File-System Access in the Browser

Every so often I create another local web application, for myself or others – mostly because not relying on a server seems more sustainable and eternally trustworthy, especially for personal, single-purpose projects. Sometimes all you want to rely on is a web browser.

In the early TiddlyWiki days, local persistence was a stroke of genius.1 These days it’s an underappreciated commodity in many scenarios, as browsers now give us controlled access to the file system.

While the field is still a little uneven, we can employ progressive enhancement to choose the right saving strategy: Browsers supporting the File System Access API can manipulate files directly while other browsers resort to virtual downloads.

Let’s begin with a convenience abstraction for text files:

let supported = !!window.showSaveFilePicker;

let TextFile = supported && class TextFile {
    static async select(extension = ".txt") {
        let types = [{
            accept: {
                "text/plain": Array.isArray(extension) ? extension : [extension]
        try {
            var fh = await window.showSaveFilePicker({ types });
        } catch(err) {
            if( === "AbortError") {
                return null;
            throw err;
        return new this(fh);

    constructor(fh) {
        this._fh = fh;

Here we use showSaveFilePicker as a canary: If that’s available, we can obtain file handles to read and write content by prompting the user to choose a file they wanna entrust us with. is a little a wrapper to do just that, limiting selection to *.txt by default.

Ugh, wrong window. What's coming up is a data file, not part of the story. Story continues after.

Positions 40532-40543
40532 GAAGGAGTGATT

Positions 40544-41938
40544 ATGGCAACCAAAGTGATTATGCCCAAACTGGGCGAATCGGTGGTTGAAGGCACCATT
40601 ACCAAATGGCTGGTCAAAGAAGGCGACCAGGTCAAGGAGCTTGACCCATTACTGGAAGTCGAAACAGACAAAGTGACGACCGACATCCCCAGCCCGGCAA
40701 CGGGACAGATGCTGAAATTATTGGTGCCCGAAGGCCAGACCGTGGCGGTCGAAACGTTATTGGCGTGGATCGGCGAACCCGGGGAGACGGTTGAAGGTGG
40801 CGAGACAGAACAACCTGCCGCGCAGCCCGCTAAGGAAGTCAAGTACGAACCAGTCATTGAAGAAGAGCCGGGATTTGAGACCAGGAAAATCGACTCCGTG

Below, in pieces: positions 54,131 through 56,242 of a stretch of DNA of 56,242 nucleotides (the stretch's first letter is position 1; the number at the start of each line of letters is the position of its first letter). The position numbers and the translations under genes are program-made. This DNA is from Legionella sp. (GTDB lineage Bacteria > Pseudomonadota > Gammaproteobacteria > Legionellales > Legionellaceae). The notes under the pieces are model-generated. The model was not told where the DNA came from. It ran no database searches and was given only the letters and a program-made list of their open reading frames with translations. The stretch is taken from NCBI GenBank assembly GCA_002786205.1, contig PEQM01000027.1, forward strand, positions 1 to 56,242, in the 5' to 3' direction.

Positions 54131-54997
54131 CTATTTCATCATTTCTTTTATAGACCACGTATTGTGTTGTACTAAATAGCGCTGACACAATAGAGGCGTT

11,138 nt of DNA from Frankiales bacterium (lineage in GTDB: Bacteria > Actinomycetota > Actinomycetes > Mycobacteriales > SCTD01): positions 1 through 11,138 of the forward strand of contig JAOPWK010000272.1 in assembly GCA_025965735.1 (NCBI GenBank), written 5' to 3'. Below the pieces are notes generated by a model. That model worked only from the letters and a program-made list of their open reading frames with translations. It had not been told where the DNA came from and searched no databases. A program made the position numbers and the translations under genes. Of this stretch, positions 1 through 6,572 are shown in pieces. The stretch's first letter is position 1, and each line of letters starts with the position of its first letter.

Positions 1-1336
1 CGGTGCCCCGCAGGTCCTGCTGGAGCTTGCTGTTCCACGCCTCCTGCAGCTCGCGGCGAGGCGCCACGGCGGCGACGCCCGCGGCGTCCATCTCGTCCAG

Next we’ll add a couple of instance methods:

class TextFile {
    // …

    async write(content) {
        let stream = await this._fh.createWritable();
        try {
            await stream.write(content);
        } finally {
            await stream.close();

    get name() {

For our fallback, we can programmatically generate download links (i.e. <a href="…" download="…">) for virtual documents, prompting users to download the respective file instead:

function generateDownloadLink(filename, content, type = "text/plain") {
    // create virtual document
    let uri;
    try {
        let blob = new Blob([content], { type });
        uri = URL.createObjectURL(blob);
    } catch(err) { // fallback for ancient browsers
        uri = `data:${type},${encodeURIComponent(content)}`;

    // generate corresponding link
    let el = document.createElement("a");
    el.setAttribute("download", filename);
    el.setAttribute("href", uri);
    return {
        release: () => uri && URL.revokeObjectURL(uri)

NB: revokeObjectURL is required to avoid memory leaks, discarding blob when it’s no longer needed (thanks, tillsc). It depends on the respective application when best to invoke release, though a custom element’s disconnectedCallback would make that fairly straightforward.

Now that we have those two saving mechanisms, we can put them to use:

let file = TextFile && await;

let download = generateDownloadLink("sample.txt", "hello world\n");
let link = download.el;
if(file) {
    link.textContent = "download backup";
    await file.write("hello world\n");
} else {
    link.textContent = "download";
// …

Of course user experience can be a little cumbersome for this: A download prompt for each individual change might end up frustrating users. Even with direct file-system access, users still need to re-select their file each time they revisit the page. As such, this approach might not be suitable for every scenario and GUI affordances should be carefully considered.

A simplistic demo is included below while a more elaborate sample is available on a less sustainable website, where there’s also a real-world example.